Skip to main content

Wings hold off Senators 5-3 in opener

by Brian Hedger

DETROIT -- His Detroit Red Wings built themselves a nice, comfortable 5-0 lead before things then got a little too sloppy for coach Mike Babcock's liking in the third period. Still, if this is the Red Wings on an off-night, what are they going to do when all the high-octane star forwards are going full-tilt?

Led by their third and fourth lines and their third defense pair, the Wings overwhelmed the Ottawa Senators with an offensive onslaught and then held on for a 5-3 win to open the 2011-12 season on Friday night at Joe Louis Arena.

Detroit (1-0-0) got a goal and assist from fourth-line center Cory Emmerton along with goals by Todd Bertuzzi, captain Nicklas Lidstrom, Jiri Hudler and Ian White, while goalie Jimmy Howard (1-0-0) earned the win by stopping 29 of 32 shots - including all 21 in the first 40 minutes.

Drew Miller also added a pair of assists on Emmerton's fourth line. Still, Babcock was careful with the praise he doled out - after watching the Wings allow three straight goals in the third, including two to Milan Michalek - after going up 5-0 on White's goal 3:12 into the period.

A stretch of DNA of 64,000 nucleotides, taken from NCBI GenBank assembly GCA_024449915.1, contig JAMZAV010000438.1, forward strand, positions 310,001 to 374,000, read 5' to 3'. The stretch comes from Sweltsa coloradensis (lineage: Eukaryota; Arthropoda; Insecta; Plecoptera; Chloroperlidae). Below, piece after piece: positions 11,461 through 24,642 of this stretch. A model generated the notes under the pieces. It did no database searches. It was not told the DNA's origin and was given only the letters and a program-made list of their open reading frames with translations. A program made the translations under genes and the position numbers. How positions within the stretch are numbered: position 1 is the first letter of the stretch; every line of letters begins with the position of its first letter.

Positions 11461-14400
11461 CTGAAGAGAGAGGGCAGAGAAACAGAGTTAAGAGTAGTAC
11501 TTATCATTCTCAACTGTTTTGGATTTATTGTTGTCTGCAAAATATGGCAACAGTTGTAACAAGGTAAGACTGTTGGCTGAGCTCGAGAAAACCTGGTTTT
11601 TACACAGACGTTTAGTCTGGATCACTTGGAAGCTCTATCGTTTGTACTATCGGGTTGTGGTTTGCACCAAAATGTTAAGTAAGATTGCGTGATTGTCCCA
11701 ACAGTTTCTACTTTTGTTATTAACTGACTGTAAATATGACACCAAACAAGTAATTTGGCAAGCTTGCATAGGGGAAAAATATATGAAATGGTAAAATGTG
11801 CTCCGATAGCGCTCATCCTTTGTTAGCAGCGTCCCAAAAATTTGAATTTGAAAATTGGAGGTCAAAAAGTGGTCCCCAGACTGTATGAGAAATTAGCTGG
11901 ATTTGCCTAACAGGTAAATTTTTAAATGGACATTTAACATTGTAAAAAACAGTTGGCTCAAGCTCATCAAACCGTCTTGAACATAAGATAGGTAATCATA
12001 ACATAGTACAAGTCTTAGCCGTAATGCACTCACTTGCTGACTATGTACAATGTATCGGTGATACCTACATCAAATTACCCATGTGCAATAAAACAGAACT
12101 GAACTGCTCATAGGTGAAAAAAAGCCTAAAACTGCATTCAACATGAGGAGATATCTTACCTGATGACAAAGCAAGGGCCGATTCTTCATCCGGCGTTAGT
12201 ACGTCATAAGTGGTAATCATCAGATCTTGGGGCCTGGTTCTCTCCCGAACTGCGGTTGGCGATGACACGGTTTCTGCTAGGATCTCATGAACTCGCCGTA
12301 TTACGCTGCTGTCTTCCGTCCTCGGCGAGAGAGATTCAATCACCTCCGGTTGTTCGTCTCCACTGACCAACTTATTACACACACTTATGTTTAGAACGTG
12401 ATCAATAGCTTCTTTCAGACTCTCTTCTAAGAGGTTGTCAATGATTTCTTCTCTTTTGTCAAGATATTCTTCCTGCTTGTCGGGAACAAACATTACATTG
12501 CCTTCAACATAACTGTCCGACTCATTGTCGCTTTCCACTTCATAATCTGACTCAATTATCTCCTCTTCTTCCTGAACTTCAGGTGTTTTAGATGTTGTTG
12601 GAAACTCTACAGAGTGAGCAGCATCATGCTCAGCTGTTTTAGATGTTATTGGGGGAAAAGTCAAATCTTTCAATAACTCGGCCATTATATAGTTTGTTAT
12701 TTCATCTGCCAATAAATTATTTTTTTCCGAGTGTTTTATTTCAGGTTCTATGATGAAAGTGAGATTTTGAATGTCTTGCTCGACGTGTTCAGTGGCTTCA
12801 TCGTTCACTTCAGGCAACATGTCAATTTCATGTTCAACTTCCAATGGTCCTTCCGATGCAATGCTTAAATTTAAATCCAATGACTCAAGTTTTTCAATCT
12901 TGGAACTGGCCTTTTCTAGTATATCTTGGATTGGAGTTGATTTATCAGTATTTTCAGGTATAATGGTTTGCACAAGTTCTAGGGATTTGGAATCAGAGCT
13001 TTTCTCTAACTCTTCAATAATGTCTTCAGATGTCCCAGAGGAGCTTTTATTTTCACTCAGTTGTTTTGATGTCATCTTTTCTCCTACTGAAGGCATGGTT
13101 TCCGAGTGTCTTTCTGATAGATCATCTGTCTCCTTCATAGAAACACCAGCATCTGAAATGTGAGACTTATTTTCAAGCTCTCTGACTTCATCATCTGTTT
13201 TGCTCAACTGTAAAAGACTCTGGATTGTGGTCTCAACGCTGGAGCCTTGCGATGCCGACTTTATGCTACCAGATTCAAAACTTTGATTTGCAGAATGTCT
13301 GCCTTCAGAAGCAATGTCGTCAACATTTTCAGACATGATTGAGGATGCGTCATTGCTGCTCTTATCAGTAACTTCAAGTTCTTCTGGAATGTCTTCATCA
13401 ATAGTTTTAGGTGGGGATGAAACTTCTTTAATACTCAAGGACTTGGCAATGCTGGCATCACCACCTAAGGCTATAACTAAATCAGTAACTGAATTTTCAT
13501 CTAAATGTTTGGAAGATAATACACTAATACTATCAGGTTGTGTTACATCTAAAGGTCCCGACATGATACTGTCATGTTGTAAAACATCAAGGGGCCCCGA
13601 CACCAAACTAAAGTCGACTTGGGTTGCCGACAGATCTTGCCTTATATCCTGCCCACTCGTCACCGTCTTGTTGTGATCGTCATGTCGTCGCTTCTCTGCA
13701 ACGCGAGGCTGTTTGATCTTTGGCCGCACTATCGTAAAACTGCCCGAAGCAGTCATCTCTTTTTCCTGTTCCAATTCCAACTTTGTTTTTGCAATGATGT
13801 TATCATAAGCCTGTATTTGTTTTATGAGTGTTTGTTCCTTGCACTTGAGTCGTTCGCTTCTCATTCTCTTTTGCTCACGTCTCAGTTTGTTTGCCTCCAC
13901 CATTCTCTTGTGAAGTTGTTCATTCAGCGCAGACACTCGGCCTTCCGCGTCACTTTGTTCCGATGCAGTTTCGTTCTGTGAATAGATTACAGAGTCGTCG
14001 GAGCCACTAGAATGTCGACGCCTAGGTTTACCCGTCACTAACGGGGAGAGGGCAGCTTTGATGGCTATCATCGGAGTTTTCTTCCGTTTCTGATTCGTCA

"I didn't like the way we played the third," Babcock said. "It's just coming out lackadaisical and suddenly the other team's back in the game. Not trying to take anything away from Ottawa, but there's no way you should do that to your goalie when he's done a good job for you. It's just unnecessary."

On the flip side, Detroit's bottom two lines, centered by Darren Helm (one assist, plus-2) and Emmerton (a goal, an assist, plus-2), accounted for a pair of goals, four assists and a whopping plus-11 rating to spoil the NHL coaching debut of former Wings assistant Paul MacLean.

Detroit's third defense pair of Jakub Kindl (one assist, plus-3) and Jonathan Ericsson (one assist, plus-3) also drew rave reviews.

"What I do like is that Emmerton was really strong down the middle on our fourth line and Miller played well on that group," Babcock said. "The Helm line was very dominant and so, we know the rest is going to come together. But if those two groups can play like that, we're off to the races."

Bertuzzi's goal with 3:59 left in the first got the scoring started. It came off a sloppy change by the Senators (0-1), with Kindl finding Helm after he came over the boards and Helm zipping a pass to Bertuzzi to set up a mini-break between Ottawa defenders in the Senators zone. Bertuzzi did the rest, beating Craig Anderson top shelf from the low slot to put the Wings up 1-0 and cause MacLean to shake his head in disbelief.

What happened in the first half of the second period couldn't have made MacLean feel much better, as the Wings blew the game open with three more goals to go up 4-0.

The Senators led Lidstrom walk all the way down the left side before he snapped a quick shot past Anderson's stick at 1:39. Emmerton's second career goal off a pretty backhand feed by Miller behind the net made it 3-0 at 9:40 and Hudler's goal 58 seconds later - set up by Pavel Datsyuk's steal and pass - put Detroit up by four with half the period left.